The Ultimate Guide to Safety Technology When Shipping Freight

The Ultimate Guide to Safety Technology When Shipping Freight

The Ultimate Guide to Safety Technology When Shipping Freight

The Ultimate Guide to Safety Technology When Shipping Freight

In 2016, the U.S. Bureau of Transportation Statistics determined there were more than 502,000 highway accidents involving large trucks.


Imagine the potential if safety technology could mitigate even a fraction of those accidents?

Could this result in an improved environment for drivers?  Could this help trucking companies reduce turnover? Could it even potentially mean lower shipping rates?

Why is Safety Technology Necessary When Shipping Freight?

Advances in technology are keeping us safer in cars, planes, on bicycles — even when walking. So of course it stands to reason that safety technology has made a considerable impact on shipping freight.

Ultimately as with any business, an investment in safety technology is preceded by immense need. Trucking accidents cost organizations billions of dollars per year. The potential savings to stem from safety technology are immense.

For companies choosing a provider to ship their freight using ground transportation, the implementation of safety technology can impact your peace of mind — and your bottom line — tremendously. It is a core area we recommend investigating when choosing a transportation partner, and one of the many reasons we educate organizations on the challenges and risks of choosing a transportation partner based solely on rates.

Here are Some of the Latest Safety Technology Innovations for Shipping Freight

In this post, we will examine the following safety technology innovations impacting the trucking industry:

1. ELDs
2. Forward-looking cameras
3. Driver scorecards

Following are some of the most impactful safety technology innovations impacting trucking companies now and in the near future:

1. ELDs

ELDs are one of the most buzzworthy safety technology topics in the trucking industry, and have been since the ELD Mandate, or electronic logging device rule, in December 2015.

The first compliance deadline passed just over a year ago on December 18, 2017, and has thrown the freight and trucking industry into a bit of a firestorm.

ELDs literally track a driver’s hours of service. In property-carrying devices (eg. trucks), the mandate dictates that a driver may drive a maximum of 11 hours per day after 10 hours off duty.

It’s a logical assumption that more hours on the road driving = increasingly tired drivers = more accidents. Stories of overtired drivers causing accidents make headlines and affect lives. According to an FMCSA study, accident rates are 11.7% lower in trucks with ELDs installed than in trucks that are not equipped. By their estimation, ELDs could prevent over 500 injuries and could potentially save 26 lives.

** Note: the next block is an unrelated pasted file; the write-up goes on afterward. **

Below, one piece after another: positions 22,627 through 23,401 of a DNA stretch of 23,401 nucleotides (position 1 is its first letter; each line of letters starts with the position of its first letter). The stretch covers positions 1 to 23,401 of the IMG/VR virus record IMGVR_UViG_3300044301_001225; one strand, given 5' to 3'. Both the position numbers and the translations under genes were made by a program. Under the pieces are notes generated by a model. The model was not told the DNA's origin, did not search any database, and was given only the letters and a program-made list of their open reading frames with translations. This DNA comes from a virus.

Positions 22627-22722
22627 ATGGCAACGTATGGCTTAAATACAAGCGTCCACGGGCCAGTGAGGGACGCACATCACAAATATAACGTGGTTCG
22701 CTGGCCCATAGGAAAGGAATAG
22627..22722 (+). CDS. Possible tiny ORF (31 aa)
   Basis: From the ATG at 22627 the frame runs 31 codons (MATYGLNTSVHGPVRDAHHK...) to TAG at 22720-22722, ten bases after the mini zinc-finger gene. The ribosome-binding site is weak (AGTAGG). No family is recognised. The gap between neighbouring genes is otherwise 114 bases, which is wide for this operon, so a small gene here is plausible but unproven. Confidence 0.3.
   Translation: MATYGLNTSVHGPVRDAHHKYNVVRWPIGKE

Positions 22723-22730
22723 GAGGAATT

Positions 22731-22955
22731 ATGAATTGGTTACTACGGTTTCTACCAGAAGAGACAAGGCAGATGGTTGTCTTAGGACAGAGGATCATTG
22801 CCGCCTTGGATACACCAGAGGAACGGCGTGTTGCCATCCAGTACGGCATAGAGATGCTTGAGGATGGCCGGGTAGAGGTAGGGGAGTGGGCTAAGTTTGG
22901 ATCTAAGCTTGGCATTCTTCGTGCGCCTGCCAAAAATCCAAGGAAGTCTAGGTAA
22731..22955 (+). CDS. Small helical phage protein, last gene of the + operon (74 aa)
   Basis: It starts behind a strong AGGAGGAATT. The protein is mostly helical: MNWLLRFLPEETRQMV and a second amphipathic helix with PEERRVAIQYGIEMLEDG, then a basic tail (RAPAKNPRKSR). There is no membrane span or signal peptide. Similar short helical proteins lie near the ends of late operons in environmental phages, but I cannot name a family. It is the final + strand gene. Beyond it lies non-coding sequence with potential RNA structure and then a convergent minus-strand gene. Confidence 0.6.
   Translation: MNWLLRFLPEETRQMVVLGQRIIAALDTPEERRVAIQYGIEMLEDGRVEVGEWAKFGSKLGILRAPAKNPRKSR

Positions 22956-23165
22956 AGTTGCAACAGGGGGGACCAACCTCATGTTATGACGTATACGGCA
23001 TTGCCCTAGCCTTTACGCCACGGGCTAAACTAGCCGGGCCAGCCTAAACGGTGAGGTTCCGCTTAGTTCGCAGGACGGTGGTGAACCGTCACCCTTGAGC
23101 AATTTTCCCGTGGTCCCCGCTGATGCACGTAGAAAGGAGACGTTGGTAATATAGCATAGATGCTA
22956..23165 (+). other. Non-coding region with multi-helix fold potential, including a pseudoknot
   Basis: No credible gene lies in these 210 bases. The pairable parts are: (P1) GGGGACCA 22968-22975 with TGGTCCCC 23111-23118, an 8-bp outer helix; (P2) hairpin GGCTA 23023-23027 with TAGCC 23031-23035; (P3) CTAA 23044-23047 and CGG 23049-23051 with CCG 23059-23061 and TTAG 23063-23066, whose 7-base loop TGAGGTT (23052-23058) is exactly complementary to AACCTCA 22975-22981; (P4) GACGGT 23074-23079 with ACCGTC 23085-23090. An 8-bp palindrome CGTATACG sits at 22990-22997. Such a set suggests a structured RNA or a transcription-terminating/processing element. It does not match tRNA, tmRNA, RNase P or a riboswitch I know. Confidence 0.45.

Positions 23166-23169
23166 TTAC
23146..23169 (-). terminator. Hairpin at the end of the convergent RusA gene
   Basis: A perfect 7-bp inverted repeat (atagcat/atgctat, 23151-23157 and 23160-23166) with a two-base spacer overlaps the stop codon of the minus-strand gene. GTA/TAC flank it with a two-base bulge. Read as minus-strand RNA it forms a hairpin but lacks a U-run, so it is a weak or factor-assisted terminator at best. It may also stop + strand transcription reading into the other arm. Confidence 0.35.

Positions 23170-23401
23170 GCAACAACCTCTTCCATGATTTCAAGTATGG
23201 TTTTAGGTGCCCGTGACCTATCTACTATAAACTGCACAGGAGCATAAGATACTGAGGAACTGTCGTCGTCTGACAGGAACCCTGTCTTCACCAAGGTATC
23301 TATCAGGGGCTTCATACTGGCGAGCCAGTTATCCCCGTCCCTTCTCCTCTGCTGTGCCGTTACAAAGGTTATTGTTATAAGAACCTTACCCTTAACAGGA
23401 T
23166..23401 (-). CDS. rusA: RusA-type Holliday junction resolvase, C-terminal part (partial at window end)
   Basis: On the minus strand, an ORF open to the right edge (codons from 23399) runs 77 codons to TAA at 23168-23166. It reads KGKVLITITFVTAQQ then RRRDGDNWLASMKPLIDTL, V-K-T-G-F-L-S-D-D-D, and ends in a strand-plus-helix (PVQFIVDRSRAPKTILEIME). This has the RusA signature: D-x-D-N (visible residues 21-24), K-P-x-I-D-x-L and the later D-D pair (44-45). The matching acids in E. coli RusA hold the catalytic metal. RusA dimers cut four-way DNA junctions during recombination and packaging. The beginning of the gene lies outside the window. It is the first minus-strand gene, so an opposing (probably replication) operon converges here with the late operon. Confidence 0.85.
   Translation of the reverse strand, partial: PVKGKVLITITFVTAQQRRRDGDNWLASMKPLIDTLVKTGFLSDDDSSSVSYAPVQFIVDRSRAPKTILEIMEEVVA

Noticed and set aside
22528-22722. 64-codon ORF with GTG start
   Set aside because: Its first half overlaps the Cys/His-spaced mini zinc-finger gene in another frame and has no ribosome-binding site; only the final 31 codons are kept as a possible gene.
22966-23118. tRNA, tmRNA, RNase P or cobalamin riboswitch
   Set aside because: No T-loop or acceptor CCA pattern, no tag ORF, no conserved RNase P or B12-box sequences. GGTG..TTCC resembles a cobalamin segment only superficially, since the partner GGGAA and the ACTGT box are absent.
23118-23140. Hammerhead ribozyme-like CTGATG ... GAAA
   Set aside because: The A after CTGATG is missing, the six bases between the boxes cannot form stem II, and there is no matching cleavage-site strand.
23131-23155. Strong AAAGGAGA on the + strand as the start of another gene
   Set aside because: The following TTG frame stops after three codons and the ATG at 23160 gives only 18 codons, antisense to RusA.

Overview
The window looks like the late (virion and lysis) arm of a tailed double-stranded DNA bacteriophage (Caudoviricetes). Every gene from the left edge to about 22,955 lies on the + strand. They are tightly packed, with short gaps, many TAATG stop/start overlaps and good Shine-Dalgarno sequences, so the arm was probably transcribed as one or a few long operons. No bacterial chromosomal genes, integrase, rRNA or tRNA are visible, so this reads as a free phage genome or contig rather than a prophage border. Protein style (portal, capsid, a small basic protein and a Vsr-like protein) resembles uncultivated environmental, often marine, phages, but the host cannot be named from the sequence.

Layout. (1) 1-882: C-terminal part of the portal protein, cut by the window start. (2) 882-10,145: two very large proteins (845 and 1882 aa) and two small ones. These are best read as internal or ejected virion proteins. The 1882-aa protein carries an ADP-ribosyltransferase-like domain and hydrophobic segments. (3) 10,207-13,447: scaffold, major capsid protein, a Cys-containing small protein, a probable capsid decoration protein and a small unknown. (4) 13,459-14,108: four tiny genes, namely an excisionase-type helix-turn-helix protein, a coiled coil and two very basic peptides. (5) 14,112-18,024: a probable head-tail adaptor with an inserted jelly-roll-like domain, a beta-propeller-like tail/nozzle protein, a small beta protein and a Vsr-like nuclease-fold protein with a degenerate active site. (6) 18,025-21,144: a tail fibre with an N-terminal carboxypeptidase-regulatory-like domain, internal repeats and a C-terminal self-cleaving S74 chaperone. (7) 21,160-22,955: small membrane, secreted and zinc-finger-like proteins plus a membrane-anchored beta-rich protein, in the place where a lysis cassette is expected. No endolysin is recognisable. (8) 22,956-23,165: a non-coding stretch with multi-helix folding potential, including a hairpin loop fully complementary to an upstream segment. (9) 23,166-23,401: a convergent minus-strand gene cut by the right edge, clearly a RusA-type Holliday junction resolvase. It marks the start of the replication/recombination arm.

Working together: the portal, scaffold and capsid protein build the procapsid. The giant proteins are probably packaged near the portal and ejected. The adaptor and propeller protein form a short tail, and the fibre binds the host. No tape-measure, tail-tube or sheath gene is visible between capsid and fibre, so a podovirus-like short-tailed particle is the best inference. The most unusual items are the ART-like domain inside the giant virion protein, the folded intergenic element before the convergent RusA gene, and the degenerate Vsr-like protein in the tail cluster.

ELDs have the capability to monitor and record a significant amount of data regarding drivers and their trucks, including date, time, location information, engine hours, vehicle miles and identification information for the driver, vehicle and motor carrier. In many instances, this information is shared real-time with the transportation provider, so that they and the driver are on the same page. In addition, many ELD systems integrate map and route data, simplifying overall use of technology within trucks and for transportation providers.

ELDs can provide even more advanced data for trucking companies, including hard braking, speeding, idling and more.

ELD’s can also record engine performance data which can highlight areas that may require service earlier than the next scheduled maintenance interval. This can flag impending mechanical problems before they occur and keep a commercial motor vehicle from becoming a highway hazard.

In essence, they force compliance among truck drivers and transportation providers to keep drivers and the public safe, and to protect freight. Drivers can focus on their primary task — driving — instead of trying to remember the last time their paper log was maintained.

Many companies in the tech space are actively looking for ways to integrate this information into their platforms to provide more transparency for each and every transaction.

Following are some of the most prominent ELD companies (which are also companies that have received positive buzz among the Loadstar team). It’s important to consider, though, that the fleet size and specific technical needs of your carrier will certainly help in pinpointing the best provider:

1. Issac Instruments – Founded in 1999 and named after Sir Isaac Newton himself, Isaac was initially formed to service the automobile industry and pivoted into trucking during the recession in 2008.
2. Keep Truckin – KeepTruckin is a fleet managed platform used by over 40,000 fleets for compliance, fuel tax reporting, GPS tracking, video monitoring and more.
3. Omnitracs – Omnitracs works to improve the productivity, reliability, routing, safety and compliance of their transportation assets with software and SaaS fleet management solutions.
4. Big Road – The services provided by Big Road include ELD compliance SaaS options, as well as video telemetrics and a wide range of services to keep your fleet safe.
5. Geotab –  Geotab is a leader in telematics, providing open platform fleet management solutions to businesses of all sizes.